[vip_students] Re: Proofreading Symbols and Abbreviations

Tilde ~ is ANSI Code character 126, which is the lowercase of ^ carat which is ansi CHARACTER 94. (It's a bit like whether e-acute or e-grave: e-grave is the shifted e-acute accent.) On my admittedly old mobile, the carat key is not spoken in the list. and, are you sure that what Talks calls the tilde is actually the tilde? Perhaps you can produce the correct character using another facility, like numbers entry or something - tilde being on one of the extra keys> ----- Original Message ----- From: "Eleanor Burke" <eleanorburke@xxxxxxxxxxxxxx>

To: <vip_students@xxxxxxxxxxxxx>
Sent: Tuesday, May 10, 2011 12:02 AM
Subject: [vip_students] Re: Proofreading Symbols and Abbreviations


There is no symbol on mobile phone with that name! It is not Tild either Flor. ----- Original Message ----- From: gary worn
 To: vip_students@xxxxxxxxxxxxx
 Sent: Monday, May 09, 2011 10:56 PM
 Subject: [vip_students] Re: Proofreading Symbols and Abbreviations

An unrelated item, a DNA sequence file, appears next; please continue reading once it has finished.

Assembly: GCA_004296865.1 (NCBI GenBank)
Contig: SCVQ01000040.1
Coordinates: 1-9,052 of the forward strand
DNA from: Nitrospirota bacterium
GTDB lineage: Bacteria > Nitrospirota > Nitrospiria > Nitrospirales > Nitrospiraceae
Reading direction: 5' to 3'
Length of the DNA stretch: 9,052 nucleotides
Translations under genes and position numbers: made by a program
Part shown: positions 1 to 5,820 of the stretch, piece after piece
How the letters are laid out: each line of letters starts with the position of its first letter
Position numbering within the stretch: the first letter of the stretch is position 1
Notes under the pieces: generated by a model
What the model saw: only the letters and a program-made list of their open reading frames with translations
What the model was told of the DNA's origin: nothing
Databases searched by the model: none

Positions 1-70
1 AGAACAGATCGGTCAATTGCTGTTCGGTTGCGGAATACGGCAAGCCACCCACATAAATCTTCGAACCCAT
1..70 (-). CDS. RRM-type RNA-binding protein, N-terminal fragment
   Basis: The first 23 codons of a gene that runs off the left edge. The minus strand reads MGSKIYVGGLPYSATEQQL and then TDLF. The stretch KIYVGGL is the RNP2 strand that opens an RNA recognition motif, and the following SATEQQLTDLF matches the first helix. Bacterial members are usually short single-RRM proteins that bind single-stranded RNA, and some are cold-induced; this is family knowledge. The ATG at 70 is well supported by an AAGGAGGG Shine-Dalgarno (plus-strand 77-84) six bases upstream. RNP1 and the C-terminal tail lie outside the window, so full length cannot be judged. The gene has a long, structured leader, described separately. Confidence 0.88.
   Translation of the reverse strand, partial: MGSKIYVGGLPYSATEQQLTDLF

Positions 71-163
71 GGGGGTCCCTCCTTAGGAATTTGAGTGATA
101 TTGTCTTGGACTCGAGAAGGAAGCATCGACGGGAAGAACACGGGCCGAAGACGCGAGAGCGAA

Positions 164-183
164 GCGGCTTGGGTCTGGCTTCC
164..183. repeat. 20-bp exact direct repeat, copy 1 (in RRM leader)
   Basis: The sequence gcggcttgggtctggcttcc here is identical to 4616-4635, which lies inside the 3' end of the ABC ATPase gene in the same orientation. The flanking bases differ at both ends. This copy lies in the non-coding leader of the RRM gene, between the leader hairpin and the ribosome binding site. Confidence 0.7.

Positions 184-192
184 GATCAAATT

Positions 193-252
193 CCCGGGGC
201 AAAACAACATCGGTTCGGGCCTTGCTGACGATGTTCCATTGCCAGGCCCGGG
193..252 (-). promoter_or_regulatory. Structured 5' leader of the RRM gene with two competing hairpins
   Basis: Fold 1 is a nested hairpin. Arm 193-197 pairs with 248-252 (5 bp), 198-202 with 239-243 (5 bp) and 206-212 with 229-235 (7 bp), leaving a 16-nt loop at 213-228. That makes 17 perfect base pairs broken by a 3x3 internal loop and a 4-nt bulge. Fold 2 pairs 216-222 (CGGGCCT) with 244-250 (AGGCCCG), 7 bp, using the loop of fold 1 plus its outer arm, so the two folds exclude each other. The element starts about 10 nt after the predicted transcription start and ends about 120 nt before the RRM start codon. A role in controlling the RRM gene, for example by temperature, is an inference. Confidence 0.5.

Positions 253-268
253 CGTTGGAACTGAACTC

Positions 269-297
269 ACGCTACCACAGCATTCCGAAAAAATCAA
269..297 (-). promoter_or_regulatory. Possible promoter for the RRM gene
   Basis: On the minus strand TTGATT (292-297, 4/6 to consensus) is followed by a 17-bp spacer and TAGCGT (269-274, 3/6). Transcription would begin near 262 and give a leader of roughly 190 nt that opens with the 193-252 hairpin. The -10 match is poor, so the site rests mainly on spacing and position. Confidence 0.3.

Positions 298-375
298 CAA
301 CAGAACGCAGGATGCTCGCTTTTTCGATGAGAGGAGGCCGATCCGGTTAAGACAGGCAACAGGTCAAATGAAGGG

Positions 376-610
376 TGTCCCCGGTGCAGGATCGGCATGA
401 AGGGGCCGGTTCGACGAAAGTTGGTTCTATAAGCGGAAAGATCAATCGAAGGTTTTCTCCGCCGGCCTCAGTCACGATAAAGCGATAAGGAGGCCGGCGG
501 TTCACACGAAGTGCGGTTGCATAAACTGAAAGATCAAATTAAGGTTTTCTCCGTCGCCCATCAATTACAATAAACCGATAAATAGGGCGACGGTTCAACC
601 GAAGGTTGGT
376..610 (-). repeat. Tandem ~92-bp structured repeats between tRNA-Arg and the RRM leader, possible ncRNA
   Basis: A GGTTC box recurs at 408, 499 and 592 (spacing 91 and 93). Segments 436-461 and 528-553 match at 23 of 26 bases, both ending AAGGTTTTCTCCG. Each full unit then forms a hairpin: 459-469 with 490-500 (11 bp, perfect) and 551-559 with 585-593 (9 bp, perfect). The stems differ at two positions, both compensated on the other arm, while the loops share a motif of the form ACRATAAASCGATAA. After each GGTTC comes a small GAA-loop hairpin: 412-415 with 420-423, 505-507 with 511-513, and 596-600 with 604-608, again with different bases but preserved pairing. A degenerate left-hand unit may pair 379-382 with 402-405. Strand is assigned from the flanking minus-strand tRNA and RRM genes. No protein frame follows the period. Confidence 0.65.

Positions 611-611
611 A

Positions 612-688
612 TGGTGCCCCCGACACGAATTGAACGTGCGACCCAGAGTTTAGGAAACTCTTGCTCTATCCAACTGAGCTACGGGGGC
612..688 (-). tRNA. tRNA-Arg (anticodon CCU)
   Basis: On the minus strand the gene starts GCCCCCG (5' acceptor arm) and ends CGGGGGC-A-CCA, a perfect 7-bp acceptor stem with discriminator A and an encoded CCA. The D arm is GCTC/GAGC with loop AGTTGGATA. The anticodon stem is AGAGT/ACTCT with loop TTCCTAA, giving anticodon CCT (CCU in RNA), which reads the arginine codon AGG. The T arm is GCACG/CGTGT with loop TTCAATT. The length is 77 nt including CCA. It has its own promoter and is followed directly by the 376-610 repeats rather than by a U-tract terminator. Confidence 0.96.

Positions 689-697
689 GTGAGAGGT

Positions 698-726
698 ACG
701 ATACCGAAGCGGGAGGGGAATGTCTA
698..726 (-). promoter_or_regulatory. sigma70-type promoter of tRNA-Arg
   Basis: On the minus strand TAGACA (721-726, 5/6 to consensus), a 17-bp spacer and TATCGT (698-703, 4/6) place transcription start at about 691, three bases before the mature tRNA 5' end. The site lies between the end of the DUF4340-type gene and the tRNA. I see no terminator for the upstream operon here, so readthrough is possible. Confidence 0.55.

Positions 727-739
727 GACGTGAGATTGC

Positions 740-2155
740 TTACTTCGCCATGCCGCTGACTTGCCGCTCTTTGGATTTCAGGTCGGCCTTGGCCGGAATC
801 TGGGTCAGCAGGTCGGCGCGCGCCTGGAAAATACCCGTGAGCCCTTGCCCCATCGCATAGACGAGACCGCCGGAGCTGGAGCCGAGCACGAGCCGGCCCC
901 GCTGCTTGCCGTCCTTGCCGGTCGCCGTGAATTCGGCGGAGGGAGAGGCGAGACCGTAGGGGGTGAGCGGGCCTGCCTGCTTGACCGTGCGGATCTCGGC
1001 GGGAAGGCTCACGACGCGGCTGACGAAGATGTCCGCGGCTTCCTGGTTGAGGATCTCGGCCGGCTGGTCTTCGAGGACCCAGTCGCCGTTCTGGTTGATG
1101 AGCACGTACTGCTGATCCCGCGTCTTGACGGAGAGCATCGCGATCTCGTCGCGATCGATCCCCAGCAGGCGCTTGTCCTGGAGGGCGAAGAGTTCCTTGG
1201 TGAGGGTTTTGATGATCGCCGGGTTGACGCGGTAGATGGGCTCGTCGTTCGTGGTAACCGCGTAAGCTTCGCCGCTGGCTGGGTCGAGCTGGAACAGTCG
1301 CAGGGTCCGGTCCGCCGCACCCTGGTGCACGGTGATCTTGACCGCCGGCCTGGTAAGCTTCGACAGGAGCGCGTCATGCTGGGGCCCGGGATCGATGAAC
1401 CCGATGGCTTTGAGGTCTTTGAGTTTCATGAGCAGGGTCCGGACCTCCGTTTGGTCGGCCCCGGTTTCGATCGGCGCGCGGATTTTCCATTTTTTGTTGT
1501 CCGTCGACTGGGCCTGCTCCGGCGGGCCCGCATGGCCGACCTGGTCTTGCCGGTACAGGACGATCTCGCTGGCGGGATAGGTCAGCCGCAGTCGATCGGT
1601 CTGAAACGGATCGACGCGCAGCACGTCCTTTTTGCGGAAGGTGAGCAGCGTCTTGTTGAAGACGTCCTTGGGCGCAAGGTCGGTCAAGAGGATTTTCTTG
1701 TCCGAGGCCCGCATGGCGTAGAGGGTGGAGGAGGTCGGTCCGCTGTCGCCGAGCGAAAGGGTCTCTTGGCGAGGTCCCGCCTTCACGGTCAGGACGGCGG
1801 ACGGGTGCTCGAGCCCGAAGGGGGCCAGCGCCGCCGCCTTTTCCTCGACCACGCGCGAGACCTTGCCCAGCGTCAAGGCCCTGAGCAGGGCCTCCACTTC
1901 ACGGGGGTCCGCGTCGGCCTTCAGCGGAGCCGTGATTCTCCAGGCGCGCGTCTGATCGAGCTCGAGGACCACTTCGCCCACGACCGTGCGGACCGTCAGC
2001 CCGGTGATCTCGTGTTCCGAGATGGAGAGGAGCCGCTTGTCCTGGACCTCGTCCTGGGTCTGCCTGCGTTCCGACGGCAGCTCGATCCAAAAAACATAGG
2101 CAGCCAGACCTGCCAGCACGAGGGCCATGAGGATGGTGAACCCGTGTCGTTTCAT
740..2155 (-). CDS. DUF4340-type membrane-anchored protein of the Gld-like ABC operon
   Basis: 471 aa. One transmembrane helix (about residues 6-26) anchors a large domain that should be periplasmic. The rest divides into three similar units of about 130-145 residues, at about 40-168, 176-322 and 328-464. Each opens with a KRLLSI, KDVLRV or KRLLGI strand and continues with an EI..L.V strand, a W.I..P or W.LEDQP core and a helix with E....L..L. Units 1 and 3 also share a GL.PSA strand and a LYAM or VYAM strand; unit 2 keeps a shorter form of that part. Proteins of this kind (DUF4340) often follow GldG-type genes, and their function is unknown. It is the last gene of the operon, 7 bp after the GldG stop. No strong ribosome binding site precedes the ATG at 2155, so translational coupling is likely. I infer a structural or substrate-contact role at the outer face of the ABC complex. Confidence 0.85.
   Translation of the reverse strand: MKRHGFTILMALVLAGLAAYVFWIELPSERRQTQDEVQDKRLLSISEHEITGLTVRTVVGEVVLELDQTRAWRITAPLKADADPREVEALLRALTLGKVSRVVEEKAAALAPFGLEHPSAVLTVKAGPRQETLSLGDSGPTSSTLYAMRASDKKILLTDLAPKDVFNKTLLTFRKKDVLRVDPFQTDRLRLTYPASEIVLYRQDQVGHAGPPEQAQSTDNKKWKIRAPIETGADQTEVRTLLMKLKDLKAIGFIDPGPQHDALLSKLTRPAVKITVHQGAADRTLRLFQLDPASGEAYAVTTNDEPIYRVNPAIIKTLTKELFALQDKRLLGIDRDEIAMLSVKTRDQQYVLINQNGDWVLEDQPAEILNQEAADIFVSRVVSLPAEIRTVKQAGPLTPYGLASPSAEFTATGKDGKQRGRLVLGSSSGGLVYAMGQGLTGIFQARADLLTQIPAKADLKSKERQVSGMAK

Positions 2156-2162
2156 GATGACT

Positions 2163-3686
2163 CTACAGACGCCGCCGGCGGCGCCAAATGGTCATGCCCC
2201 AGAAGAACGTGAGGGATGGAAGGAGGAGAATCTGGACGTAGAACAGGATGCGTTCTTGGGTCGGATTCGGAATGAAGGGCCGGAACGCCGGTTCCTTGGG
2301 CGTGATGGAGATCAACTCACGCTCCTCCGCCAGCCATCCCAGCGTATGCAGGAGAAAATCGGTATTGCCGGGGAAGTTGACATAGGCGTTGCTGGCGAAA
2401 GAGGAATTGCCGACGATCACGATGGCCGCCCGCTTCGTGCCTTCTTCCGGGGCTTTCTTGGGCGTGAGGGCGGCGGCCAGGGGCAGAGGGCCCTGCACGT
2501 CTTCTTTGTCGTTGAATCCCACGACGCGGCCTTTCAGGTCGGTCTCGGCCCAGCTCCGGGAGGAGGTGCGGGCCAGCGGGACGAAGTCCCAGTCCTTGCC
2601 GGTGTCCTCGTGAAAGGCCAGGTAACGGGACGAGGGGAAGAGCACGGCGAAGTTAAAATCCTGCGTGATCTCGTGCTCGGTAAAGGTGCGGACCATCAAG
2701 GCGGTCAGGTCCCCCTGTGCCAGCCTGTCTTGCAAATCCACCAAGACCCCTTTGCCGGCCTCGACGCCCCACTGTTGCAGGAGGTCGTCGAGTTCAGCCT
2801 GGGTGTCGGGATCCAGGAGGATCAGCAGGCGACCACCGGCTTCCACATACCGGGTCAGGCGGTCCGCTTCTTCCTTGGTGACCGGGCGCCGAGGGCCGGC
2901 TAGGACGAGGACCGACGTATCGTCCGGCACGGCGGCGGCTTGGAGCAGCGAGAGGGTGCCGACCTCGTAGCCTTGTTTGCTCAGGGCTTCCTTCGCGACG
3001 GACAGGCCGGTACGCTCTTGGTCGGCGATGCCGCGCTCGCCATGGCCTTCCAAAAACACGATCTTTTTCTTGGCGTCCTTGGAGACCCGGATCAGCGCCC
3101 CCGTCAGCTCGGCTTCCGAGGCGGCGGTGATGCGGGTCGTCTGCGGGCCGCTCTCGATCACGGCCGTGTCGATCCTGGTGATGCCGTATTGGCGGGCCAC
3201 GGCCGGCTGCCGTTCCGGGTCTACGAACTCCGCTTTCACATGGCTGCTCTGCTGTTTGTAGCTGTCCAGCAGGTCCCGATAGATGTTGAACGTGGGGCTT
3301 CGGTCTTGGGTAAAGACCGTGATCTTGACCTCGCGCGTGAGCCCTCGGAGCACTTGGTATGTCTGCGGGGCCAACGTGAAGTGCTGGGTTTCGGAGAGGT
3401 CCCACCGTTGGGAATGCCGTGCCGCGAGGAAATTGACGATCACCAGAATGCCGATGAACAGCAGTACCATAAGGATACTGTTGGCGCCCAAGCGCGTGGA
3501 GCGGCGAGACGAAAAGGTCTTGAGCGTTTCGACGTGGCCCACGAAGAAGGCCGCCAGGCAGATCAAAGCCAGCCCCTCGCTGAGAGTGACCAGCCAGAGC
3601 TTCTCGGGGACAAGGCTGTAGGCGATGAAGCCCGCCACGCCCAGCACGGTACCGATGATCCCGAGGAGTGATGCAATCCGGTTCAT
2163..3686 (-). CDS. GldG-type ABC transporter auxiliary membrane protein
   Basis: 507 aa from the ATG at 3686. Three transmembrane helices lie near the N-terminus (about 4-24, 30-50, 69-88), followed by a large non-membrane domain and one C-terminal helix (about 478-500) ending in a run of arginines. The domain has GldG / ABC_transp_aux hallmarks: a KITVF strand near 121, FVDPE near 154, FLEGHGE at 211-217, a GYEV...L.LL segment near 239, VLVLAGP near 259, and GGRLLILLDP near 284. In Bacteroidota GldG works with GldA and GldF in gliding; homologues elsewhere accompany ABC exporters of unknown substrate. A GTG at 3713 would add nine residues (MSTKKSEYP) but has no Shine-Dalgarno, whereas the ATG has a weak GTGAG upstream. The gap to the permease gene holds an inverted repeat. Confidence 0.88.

Eleanor.
 Have looked it up on the net and it is called CARET Symbol.

 Gary
----- Original Message ----- From: Eleanor Burke
   To: vip_students@xxxxxxxxxxxxx
   Sent: Monday, May 09, 2011 10:06 PM
   Subject: [vip_students] Re: Proofreading Symbols and Abbreviations


I think you have misunderstood me a little Garry. The symbol is part of a punctuation group which makes up an emotican. There are three punctuation symbols ^-) and all I am asking for is the name of the first symbol so that I can identify it when going through my punctuation symbols on my mobile phone. Without knowing what it is called when I arrow through the list, I cannot choose it, that is all I am asking, its name.

   Eleanor
----- Original Message ----- From: gary worn
     To: vip_students@xxxxxxxxxxxxx
     Sent: Monday, May 09, 2011 9:50 PM
     Subject: [vip_students] Proofreading Symbols and Abbreviations


     Eleanor .

It means insert something, here is the link I found it on. What phone are you using and I check it out for you?.

     Gary

http://webster.commnet.edu/writing/symbols.htm

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